Megan Rose Dickey, Tech Crunch, October 30, 2020
Uber says it has received more than 8,500 demands for arbitration as a result of it ditching delivery fees for some Black-owned restaurants via Uber Eats.
Uber Eats made this change in June, following racial justice protests around the police killing of George Floyd, an unarmed Black man. Uber Eats said it wanted to make it easier for customers to support Black-owned businesses in the U.S. and Canada. To qualify, the restaurant must be a small or medium-sized business and, therefore, not part of a franchise. In contrast, delivery fees are still in place for other restaurants.
In one of these claims, viewed by TechCrunch, a customer alleges Uber Eats violates the Unruh civil Rights Act by “charging discriminatory delivery fees based on race (of the business owner).” That claim seeks $12,000 as well as a permanent injunction that would prevent Uber from continuing to offer free delivery from Black-owned restaurants.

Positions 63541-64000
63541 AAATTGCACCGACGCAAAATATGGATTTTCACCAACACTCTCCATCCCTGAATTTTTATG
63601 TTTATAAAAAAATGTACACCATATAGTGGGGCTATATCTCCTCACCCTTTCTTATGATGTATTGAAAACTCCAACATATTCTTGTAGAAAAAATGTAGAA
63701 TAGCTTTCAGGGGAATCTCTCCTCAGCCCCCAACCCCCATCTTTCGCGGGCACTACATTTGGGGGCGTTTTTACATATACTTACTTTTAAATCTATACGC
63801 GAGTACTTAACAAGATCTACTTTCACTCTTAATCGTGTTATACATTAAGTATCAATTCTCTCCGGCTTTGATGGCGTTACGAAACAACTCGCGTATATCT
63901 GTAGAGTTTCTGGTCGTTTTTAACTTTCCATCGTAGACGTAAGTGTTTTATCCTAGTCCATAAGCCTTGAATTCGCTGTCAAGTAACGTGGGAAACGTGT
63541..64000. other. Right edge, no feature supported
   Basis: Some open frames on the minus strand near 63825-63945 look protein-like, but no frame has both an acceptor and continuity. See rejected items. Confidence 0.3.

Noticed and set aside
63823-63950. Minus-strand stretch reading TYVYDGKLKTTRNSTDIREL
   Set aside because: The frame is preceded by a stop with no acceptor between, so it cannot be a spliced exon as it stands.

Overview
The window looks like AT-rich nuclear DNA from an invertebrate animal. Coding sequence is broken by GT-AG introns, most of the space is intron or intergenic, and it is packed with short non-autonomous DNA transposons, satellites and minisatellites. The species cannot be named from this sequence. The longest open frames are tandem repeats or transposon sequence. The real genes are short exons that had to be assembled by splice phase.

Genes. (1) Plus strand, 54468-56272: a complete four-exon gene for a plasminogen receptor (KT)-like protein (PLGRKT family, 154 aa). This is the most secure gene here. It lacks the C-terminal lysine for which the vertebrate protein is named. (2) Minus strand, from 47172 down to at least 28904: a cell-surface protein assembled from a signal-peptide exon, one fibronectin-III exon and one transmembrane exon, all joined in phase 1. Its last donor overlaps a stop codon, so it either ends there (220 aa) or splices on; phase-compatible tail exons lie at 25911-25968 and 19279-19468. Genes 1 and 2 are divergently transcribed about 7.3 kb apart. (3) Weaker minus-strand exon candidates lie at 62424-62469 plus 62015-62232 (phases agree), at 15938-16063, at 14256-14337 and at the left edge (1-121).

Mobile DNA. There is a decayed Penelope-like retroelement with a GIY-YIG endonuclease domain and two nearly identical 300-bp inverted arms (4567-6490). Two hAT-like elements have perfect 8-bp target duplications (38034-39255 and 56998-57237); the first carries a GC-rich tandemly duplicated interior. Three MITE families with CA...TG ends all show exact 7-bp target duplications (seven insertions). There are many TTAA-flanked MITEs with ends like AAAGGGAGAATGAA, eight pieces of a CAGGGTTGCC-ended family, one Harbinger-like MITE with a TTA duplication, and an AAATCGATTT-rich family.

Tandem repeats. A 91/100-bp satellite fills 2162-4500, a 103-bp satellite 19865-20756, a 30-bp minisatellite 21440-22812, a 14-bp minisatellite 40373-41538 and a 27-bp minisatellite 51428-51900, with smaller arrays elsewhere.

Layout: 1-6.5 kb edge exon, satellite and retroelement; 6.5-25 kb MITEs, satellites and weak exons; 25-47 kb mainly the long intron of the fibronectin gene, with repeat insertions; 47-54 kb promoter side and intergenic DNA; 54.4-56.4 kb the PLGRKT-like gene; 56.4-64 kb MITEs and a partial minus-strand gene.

“We’re proud to support black-owned businesses with this initiative, as we know they’ve disproportionately been impacted by the health crisis,” Uber spokesperson Meghan Casserly said in a statement to TechCrunch. “We heard loud and clear from consumers this was a feature they wanted—and we’ll continue to make it a priority.”